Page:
If you decide to be in this study, your participation will take about one hour by the end of April. The study will consist of completing a 30-45 minute online course and taking a Final Quiz. You are not required to come to any location for the study activities or own any specific software; a URL will be sent to you. All communications will be conducted via email unless you have other preference (for example, post mail).

I will first send you a demographic questionnaire, then a consent form, and finally the link and log in to the course site.

Your consideration for participating in this study will be greatly appreciated. If you have any question concerning the study, please feel free to contact me at

Aina G. Irbe
Doctoral Learner, Capella University


Going Through The Journalistic Motions

Posted April 18, 2015 By Steve

“Journalism: an ability to meet the challenge of filling the space.” — Rebecca West

Recently on a LinkedIn group about international education, a contributor posted an article called Keeping up with the Digital Natives. There were so many things wrong with this article that my response wouldn’t fit as a LinkedIn comment. But not to worry, here I have all the space I need to do a complete autopsy of shoddy education journalism, and this article definitely requires it.

It might be hard to believe, but just a few years ago, analysts and insiders alike were predicting the downfall of the university system at the hands of massive open online courses.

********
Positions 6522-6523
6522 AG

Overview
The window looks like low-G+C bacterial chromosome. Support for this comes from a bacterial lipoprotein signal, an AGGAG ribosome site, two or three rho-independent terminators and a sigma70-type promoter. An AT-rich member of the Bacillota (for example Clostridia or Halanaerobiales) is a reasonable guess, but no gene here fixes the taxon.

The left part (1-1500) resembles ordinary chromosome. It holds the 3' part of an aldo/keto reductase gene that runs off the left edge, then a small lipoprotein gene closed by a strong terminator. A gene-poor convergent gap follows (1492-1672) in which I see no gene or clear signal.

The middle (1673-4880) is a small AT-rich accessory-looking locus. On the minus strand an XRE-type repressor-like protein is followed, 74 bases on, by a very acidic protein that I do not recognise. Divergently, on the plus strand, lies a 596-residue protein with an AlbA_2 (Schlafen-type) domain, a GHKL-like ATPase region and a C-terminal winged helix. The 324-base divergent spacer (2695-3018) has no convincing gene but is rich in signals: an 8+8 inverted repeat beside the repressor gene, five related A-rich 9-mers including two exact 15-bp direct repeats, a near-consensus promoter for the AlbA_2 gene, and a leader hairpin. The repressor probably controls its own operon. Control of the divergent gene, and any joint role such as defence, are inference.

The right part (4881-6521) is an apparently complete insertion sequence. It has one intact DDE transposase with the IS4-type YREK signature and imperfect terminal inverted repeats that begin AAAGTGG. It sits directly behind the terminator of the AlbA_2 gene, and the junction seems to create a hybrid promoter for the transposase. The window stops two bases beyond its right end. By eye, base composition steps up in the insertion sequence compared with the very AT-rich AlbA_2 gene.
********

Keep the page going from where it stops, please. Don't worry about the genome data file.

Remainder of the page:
Yes, there were some attention seekers saying that sort of thing a few years ago, but this makes it sound like everyone active in higher education believed this, when a lot of us knew immediately that this was patently ridiculous and have said so all along.

Elsewhere, studies have shown that online learners underperform against their face-to-face peers.

The author says studies, yet links to an article reporting on only one study, and a flawed one at that. For example, that this is referred to as “the first rigorous test of the effects of live versus online instruction on student performance” is absurd. Research has been conducted on the efficacy of distance learning since at least 1928 (there being no Internet then, that was studying correspondence courses), and the majority of those studies show no significant different in efficacy between a properly constructed online course and a properly constructed classroom-based course. In particular, a meta-analysis done by the U.S. Department of Education a few years back confirmed that across many studies there is no significant difference between the two — although it did conclude that hybrid learning, where both modes of instruction are used, are slightly better than either one on its own.

Moreover, this article has a whole undercurrent here that is all too common in education journalism, that of confusing MOOCs with online education as a whole. MOOCs are a small, recent segment of online education. Not distinguishing between them is an amateur’s mistake.

Hitchcock offered four points to back up his argument:

Note that the article has moved on to interview an executive of a company that provides online learning services to universities. That’s fair enough, it’s a profile piece after all, but everything he says should be considered in that light.

one, there is no economic value in a MOOC – “at some stage even a university that gets government funding needs to have some sort of revenue coming in,” he says.

MOOCs can serve many purposes for a university. Those with strong financials can offer MOOCs simply as a public service, and since they’re not credit bearing they don’t cannibalise the institution’s basic revenue model. But MOOCs don’t necessarily have to be written off as charity, because they can also be considered a marketing expense when they are promoted skillfully and attract positive attention to the institution offering them.